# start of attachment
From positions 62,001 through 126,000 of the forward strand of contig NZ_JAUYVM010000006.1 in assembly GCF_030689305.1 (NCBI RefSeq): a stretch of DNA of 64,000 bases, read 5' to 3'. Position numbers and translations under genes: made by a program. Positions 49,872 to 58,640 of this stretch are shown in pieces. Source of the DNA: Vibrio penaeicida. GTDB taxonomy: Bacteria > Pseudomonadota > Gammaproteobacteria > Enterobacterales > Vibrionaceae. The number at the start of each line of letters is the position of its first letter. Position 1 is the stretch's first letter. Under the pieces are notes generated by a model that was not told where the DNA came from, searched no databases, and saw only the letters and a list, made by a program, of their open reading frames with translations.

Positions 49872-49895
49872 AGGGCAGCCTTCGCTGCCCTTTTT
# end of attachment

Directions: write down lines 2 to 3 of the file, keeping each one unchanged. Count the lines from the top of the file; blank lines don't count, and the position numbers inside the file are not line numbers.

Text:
Positions 49872-49895
49872 AGGGCAGCCTTCGCTGCCCTTTTT